Cospicua, also known as Bormla, one of the famous Three Cities of Malta, is home to a number of monuments and churches full of Religious art in all shapes and forms enclosed within two sets of fortification walls. It has a rich history dating back centuries that shaped the city that it is today.
Monuments in Cospicua
There are a number of monuments commemorating different milestones in the city’s history. The most notable is the one remembering the fallen of World War II in which Cospicua had an important role due to the Dockyard that was built in the city.
World War II monument Cospicua – Credits: Matthew Tonna Gilford
Another monument worth seeing just a few steps away is the golden statue of Our Lady, a token of devotion from the locals to their beloved patron saint.
Churches in Cospicua
Religion and Cospicua have been closely connected for centuries. This can be seen in the number of churches filled with religious art, from paintings to statues, to the architecture of the churches themselves. Most notably is the parish church in the heart of the city dedicated to Immaculate Conception. It is a must-see for every visitor to the city, especially to art lovers as it houses a lot of beautiful and antique paintings and statues from famous local artists.
Cospicua Parish Church Credits: Matthew Tonna Gilford
Other churches include Saint Paul’s Chapel, Saint Theresa Church and Saint Margaret Church. All three churches are filled with antiques and sacred art that are worth a visit. The locals, known as Bormlizi, are big devotees of Our lady and this can be seen during the parish feast celebrated on the 8th of December, the best time to visit the city. The city and the church are dressed up for the occasion and a week full of activities, reaching the highest point on the 8th in the evening with a procession including the beloved statue of Our Lady.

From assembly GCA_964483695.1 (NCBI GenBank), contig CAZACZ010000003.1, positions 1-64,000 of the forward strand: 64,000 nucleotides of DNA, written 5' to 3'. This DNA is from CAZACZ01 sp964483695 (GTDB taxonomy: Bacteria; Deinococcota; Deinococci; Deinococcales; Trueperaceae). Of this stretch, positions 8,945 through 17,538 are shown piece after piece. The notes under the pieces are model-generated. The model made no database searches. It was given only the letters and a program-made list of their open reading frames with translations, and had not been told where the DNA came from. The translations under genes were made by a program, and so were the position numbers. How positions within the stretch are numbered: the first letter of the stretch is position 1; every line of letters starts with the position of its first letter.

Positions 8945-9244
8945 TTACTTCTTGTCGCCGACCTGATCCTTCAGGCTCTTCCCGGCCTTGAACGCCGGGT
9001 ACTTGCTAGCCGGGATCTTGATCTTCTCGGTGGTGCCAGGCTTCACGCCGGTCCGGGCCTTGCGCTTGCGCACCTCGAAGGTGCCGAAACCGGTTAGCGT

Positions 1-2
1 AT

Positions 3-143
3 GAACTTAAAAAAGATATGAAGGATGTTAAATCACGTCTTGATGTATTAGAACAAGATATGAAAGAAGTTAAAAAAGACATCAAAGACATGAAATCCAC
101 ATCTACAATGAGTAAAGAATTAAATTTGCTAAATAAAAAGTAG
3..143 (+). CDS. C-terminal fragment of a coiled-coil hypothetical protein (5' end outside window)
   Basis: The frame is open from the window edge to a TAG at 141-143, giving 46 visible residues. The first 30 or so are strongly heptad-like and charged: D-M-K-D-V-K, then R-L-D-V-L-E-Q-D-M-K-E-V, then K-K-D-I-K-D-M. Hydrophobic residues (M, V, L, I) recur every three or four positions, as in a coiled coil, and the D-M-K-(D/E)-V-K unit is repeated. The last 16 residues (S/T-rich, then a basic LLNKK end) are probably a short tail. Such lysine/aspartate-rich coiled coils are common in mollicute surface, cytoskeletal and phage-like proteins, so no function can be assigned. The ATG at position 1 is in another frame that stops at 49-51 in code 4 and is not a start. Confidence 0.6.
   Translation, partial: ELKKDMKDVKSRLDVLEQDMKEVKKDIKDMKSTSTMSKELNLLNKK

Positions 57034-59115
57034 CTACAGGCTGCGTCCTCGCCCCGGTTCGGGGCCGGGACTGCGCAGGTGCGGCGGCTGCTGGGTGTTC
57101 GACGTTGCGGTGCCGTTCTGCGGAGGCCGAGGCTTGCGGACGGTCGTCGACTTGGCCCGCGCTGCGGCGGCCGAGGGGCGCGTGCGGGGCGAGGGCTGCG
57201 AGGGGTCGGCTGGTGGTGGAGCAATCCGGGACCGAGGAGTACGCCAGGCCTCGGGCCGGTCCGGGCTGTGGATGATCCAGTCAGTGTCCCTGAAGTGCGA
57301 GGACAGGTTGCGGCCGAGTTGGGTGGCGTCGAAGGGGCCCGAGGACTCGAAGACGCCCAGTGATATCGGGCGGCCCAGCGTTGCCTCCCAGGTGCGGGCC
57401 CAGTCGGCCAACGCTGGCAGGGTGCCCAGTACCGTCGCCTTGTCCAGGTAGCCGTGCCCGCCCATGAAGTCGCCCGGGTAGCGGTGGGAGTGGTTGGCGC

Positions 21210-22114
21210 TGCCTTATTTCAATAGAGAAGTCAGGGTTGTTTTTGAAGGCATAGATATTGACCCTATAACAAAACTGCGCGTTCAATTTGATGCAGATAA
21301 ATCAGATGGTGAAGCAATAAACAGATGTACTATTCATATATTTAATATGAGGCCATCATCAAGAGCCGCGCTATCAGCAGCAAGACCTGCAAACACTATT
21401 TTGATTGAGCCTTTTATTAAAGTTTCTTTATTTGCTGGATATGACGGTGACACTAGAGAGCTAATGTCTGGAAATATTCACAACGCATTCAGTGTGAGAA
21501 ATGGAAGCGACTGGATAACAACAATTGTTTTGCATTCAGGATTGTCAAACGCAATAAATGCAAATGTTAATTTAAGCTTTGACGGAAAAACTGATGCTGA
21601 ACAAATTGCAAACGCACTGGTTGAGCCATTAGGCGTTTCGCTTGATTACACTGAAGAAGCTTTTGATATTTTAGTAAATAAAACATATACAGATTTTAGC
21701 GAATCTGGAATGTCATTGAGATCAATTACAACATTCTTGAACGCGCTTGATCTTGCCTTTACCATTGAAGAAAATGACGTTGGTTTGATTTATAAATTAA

Statue of the Immaculate Conception – Credits Matthew Tonna Gilford
Another eventful week in Cospicua is the Holy Week where the Bormlizi along with the church put up displays of statues of the crucifixion and resurrection of Jesus. On Good Friday, one can watch the narrated procession that includes statues of Jesus’ last hours and people dressed as Biblical characters. On Sunday morning, there is a procession with the statue of the Risen Lord including the traditional run, where people from all over Malta come to celebrate the Resurrection of Christ. It is the perfect time to visit Cospicua if you want to immerse yourself in the local culture.
Must-do’s in Cospicua
It is not a big city but it is quiet and peaceful. There are a number of boutique hotels and bed-and-breakfasts where one can stay. Valletta, the capital of Malta, is only a boat ride away and one can be there in about 15 minutes. For a history or an art buff, there are a number of locations to see including the parish church and the fortification walls. The Dock no. 1, formerly used by the dockyard, is now an open space for all to enjoy a nice stroll or to just sit there and watch the Bormlizi going about their lives.
Cospicua Dock 1 – Credits: Matthew Tonna Gilford
Opposite to the dock, one can find a number of restaurants and shops. A cold beverage in summer or a coffee in winter and the backdrop from Dock One leading out to the Grand Harbour are perfect for relaxing after a morning of exploration. If those restaurants are full, one can always go to the neighbouring cities of Vittoriosa or Senglea, just a few minutes walk away. There one can find even more restaurants to meet everybody’s needs. One day in Cospicua is enough to visit all the interesting spots, but if you want a more efficient way to see all the Three Cities, one can rent a Rolling Geek or take up a tour on the slow train or the vintage bus. This old city has a lot of history to offer as well as art that pleases the eye. The Bormlizi are quite a character but will do anything to help, especially if you ask nicely. It is the perfect spot for a relaxing and cultural holiday especially during the Holy Week or the Parish Feast.